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Tech entrepreneur, executive, and investor; father of eight children; Googler.

One of OS X’s pioneering features was giving check-as-you-type, right-click-suggest spell checking to every application that wanted it, free of charge. It’s so nice to be able to focus on writing without worrying that I’ve made an obvious spelling error, or, even better, intentionally mispelling a word so I can get instant access to the right variation — and being able to do this in almost any context.

Amazing that years later, something that useful and handy is absent from the Java Desktop stack* and Windows. In the meantime, Apple took it a step further with the latest release of OS X: a commodity dictionary.

The next text widget feature I want to see commoditized is auto-complete. I’ve been authoring some documents in XML and XHTML, and my text editor memorizes every word I’ve entered and offers autocomplete options (if I request them). It’s addictive and productive. And I want it everywhere.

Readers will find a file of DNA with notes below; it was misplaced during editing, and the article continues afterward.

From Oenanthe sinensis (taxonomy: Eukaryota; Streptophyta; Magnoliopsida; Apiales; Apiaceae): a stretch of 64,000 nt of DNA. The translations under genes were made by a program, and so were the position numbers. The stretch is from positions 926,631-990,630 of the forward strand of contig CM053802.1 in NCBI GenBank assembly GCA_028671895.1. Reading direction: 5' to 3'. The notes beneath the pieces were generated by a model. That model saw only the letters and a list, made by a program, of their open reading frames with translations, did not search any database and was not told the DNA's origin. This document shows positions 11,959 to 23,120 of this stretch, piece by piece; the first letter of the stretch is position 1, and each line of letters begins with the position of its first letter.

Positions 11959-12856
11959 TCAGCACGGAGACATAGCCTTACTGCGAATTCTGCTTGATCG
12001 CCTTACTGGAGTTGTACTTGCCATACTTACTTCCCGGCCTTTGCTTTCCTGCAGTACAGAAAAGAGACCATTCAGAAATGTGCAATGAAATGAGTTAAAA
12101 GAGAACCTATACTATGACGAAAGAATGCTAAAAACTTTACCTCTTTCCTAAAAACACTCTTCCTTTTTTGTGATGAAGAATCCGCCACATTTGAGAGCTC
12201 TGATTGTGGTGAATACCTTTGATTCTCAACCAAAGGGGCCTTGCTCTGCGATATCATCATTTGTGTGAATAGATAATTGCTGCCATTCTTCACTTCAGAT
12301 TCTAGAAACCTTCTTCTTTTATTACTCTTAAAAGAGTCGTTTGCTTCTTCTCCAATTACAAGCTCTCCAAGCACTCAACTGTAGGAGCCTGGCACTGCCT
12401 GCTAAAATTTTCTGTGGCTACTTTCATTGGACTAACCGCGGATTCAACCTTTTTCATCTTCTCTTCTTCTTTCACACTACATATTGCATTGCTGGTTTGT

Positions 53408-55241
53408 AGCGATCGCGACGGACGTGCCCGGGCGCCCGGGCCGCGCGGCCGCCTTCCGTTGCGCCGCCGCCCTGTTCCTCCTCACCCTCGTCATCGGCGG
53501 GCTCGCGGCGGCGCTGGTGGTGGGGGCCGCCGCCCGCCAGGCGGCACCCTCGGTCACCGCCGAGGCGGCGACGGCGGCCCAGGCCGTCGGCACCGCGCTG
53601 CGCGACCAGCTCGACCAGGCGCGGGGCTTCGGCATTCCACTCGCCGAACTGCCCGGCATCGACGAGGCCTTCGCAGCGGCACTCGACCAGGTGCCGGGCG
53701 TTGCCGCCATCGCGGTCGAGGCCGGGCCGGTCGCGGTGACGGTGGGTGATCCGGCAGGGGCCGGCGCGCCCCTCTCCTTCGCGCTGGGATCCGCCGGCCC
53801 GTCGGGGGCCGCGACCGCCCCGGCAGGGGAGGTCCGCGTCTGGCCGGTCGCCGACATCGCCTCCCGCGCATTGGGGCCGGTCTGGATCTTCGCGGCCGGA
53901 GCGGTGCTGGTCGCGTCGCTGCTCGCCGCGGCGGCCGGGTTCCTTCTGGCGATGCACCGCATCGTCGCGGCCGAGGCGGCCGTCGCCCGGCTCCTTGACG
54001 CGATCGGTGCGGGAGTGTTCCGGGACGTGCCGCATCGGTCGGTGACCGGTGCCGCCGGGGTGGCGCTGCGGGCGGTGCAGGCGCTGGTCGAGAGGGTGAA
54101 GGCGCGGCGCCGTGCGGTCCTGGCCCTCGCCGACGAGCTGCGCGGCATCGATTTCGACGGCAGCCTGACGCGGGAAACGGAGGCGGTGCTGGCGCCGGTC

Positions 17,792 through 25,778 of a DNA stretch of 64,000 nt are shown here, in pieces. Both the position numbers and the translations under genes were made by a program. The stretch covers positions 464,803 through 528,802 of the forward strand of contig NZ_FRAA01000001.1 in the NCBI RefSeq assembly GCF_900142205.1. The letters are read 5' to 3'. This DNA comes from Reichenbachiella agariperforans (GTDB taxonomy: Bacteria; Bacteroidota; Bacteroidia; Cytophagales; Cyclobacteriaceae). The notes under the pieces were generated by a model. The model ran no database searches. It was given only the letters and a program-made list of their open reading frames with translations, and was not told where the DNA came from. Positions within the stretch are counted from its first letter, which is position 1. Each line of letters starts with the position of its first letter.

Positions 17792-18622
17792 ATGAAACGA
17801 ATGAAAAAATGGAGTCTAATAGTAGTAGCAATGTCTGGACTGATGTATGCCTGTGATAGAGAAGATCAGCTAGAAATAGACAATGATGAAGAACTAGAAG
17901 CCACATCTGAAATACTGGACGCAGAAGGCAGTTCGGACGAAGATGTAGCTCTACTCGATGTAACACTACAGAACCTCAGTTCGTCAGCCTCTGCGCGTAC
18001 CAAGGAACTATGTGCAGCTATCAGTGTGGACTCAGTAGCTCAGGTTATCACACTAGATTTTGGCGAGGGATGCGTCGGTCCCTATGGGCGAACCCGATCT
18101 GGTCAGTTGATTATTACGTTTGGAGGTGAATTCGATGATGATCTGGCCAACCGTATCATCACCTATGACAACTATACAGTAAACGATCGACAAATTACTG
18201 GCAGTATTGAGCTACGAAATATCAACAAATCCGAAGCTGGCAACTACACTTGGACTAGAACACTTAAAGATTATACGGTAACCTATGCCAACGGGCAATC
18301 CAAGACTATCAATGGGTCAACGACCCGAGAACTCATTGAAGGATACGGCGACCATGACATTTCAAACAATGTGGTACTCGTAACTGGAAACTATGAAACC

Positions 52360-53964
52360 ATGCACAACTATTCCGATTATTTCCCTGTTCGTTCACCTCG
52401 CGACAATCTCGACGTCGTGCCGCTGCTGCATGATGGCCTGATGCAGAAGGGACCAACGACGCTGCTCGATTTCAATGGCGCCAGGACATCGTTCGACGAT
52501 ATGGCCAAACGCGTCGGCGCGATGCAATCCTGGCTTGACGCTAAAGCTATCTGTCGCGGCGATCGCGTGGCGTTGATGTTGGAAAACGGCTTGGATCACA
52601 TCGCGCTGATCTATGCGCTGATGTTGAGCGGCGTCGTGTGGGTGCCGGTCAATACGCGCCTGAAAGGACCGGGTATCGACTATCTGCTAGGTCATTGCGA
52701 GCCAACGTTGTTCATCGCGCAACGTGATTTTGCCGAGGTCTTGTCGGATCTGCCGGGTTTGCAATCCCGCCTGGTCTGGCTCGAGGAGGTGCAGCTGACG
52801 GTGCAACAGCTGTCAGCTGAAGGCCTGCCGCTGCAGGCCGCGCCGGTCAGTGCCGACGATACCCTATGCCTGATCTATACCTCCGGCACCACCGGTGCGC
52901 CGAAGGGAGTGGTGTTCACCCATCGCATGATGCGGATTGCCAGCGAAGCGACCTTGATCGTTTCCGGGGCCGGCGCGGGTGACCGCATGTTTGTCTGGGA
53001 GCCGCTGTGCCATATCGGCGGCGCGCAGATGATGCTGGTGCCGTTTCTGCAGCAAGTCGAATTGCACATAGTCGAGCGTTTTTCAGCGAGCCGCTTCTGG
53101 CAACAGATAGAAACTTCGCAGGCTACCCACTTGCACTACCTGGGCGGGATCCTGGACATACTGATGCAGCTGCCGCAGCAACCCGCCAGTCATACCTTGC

* If the service isn’t present natively (and on Windows/Linux I don’t imagine it is), just provide a Java native version

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  1. November 19, 2005

    Cocoa text widgets already include auto-complete, but the implementation is a bit lacking. You can activate it with option-esc in most applications, including Safari. The reason it isn’t very satisfying: typing additional characters dismisses the dialog rather than reducing the list of options. Maybe we should ask Apple to make the list less flighty, so we can actually use it.

  2. October 7, 2009

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